1. Appearance/Presentation: Some HD’s are uncomfortable just having a young lady in the house and are desperate to avoid any situation that can be deemed inappropriate – and avoiding the AP in full is the easiest way to make sure that there is never any hint of any impropriety.

Suggestion: When hanging around the house (on duty or not) do not wear inappropriate clothing: i.e. short shorts, cleavage, bikinis, or lots of make up. You are not trying to pick him up (and YES I KNOW you are not trying to pick him up and yes I agree if you got it then you should flaunt it but this is not the topic of this post). Quite simply this post is about building a relationship with a HD and you cannot do that if the poor man is afraid to look at you. He must be comfortable in your company.

Pyjamas are another hot topic – make sure they cover everything they are supposed to cover – walking around the house in a silk nightie will not endear you to your HM either! (same goes for walking around in towels)

2. Space / smothering: Some HD’s don’t like having another person in their home. They dislike the intrusion and disruption it causes. HM tend to put a lot of emotional energy into APs (especially during the first few days) so HD’s might not appreciate this added distraction.

Suggestion: Give your HF’s space – know when you make yourself scarce and to give HM & HD alone time particularly if they are doing long hours or if you’ve just arrived and your HM has spent a few days showing you around – they might need some couple time i.e. kids are in bed HM & HD are watching a movie (leave them to it)

Hint: If HD is watching tv alone late a night – do not join him unless specifically invited – you don’t know why he is there and he might need alone time. (Hint: This one goes for HM too!)

3. Common Ground: Be honest – HD’s and APs hardly ever share the same interests and because HM usually gets the daily report that chance for interaction with HD is lost. I know that all of my last APs have struggled with this one except my last AP who was crazy about basketball and HD is also a huge fan – they ended up watching the last few games of the season together and it was such a blast to see them both scream (at eachother and) the tv. But she was the only one who ever cracked HD even a little so I have no other suggestions for this one and perhaps some of the other posters might be able to share their collective knowledge.

AuPairCR August 18, 2011 at 8:13 pm

Hello readers, I am an AP, and right now I’m desperate for some advice… I kind of have the same problem but with my HM… its different but similar? Iwould love some input to know what to do.

Me and my HM don’t have the best relationship, it sails between polite and “barely there” kind of thing. She is a stay at home mom, and i take care of her 4 children, they are younger than 8.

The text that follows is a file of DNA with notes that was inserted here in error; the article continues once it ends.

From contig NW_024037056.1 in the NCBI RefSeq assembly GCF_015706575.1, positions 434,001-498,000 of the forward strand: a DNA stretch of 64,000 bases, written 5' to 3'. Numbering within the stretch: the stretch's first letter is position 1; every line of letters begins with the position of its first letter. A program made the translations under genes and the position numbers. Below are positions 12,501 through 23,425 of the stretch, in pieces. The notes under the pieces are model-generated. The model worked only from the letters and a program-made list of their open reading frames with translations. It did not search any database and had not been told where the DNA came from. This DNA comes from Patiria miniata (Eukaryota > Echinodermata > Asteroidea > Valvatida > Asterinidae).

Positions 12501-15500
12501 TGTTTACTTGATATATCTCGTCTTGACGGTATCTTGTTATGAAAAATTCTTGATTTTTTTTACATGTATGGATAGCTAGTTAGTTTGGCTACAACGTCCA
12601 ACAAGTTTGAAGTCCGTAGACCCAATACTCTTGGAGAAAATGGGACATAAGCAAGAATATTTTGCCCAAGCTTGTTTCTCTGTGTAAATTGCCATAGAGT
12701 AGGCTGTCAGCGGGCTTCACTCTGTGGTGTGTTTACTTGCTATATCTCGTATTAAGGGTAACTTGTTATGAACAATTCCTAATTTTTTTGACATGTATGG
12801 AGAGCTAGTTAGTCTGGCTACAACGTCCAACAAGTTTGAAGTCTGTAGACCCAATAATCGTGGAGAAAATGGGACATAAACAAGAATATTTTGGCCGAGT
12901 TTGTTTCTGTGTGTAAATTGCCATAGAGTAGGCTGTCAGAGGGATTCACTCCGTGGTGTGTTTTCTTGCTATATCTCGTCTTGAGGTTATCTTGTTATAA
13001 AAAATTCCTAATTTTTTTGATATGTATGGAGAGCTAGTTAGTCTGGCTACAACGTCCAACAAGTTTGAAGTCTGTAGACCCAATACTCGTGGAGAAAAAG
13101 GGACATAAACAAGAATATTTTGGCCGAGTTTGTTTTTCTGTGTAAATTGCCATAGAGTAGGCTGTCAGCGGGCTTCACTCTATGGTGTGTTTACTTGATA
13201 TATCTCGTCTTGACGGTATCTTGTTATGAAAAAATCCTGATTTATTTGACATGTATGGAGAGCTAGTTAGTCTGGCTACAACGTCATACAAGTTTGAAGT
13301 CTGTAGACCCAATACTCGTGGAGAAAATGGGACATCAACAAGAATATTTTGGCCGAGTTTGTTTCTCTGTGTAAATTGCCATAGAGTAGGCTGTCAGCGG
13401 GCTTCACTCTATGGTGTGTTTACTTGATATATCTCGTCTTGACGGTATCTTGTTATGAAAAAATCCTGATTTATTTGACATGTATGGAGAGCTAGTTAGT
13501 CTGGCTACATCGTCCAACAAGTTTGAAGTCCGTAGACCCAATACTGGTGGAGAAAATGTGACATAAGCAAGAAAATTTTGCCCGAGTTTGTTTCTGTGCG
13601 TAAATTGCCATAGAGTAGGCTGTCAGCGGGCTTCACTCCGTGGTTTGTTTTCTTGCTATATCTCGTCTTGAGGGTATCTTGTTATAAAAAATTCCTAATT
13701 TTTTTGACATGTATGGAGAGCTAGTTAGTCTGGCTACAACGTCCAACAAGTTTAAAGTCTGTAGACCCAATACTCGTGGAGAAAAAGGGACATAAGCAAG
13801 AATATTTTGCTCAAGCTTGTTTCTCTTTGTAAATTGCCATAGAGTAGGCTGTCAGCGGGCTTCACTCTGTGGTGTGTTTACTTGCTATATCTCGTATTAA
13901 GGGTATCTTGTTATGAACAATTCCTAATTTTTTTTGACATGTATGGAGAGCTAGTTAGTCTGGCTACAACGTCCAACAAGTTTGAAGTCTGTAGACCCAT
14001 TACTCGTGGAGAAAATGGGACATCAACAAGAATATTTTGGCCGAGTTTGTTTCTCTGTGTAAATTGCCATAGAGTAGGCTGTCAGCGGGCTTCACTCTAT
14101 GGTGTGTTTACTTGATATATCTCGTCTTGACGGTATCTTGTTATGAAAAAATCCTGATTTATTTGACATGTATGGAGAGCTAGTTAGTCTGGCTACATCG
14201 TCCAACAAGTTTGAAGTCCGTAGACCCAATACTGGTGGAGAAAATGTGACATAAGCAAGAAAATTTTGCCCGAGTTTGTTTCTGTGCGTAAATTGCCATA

PROBLEM 1:At the beginning of my year, she started changing her ways, because she was annoyed by some things i did, we talked about it, i changed things the best that i can, and I am working really hard. With all the cleaning up after the kids, their rooms, the kitchen, the laundry etc. Even though i have done all these things daily I still struggle to get a good reaction out of her, every time i start a conversation she answers with yes or no replies and then we don’t talk anymore, she only addresses me to give me stuff to do. I don’t know what to do…
PROBLEM 2: i really love her kids, they are wonderful and they are all so different, I play with them all day and we get along very well, they say the love me and we hug and it’s a pretty nice relationship, but they are misbehaved, one of them likes to throw tantrums, and the other two boys are very violent sometimes with each other and sometimes with me. I try to handle these things by myself, but it has gotten to a a point i kind off can’t handle it anymore, HM sees when they disrespect me, and hit me or pinch me and does nothing. ex: yesterday at the pool one of them throws a tantrum because he is tired, i tell him to relax he subsequently throws a ball at my face and then kicks me, he is a 5 year old… I say hey don’t do that to me that’s rude, i’m not even yelling she immediately comes to me and scolds me. In my mind i think am i just supposed to let them hit me and talk to me however they want to?

I am starting to resent my stay here… I feel like I do all the work, and trust me when i say she does nothing(she only cooks and drives them), which is fine, that’s why she is paying me for, but she will give me an attitude every time i make the smallest mistake and not even talk nice to me about it… Is it me?
Thank you in advice to anyone who answers me!

gerngirl September 30, 2011 at 12:36 pm

Host Dad?? I thought all of them loves to flirt with their poor au pairs :D and the hos mom don’t understand why the au pair dont like him.

Edie April 21, 2012 at 4:37 pm

I had kind of an odd HD as well who thought it odd that I wanted to take a nap as soon as I arrived. But, I had been traveling for well over 26 hours and really couldn’t function. My opinion is that he was very lazy. A couple of months into my au pairship I became very sick and for a litany of reasons thought it best that I take the day off. When I confronted the HD he just looked at me with a sort of scowl…and didn’t say anything. He basically made me feel guilty for being sick. I took the day off anyway, and communication between us became very uncomfortable. He worked from home several times a week…so it wasn’t the end of the world.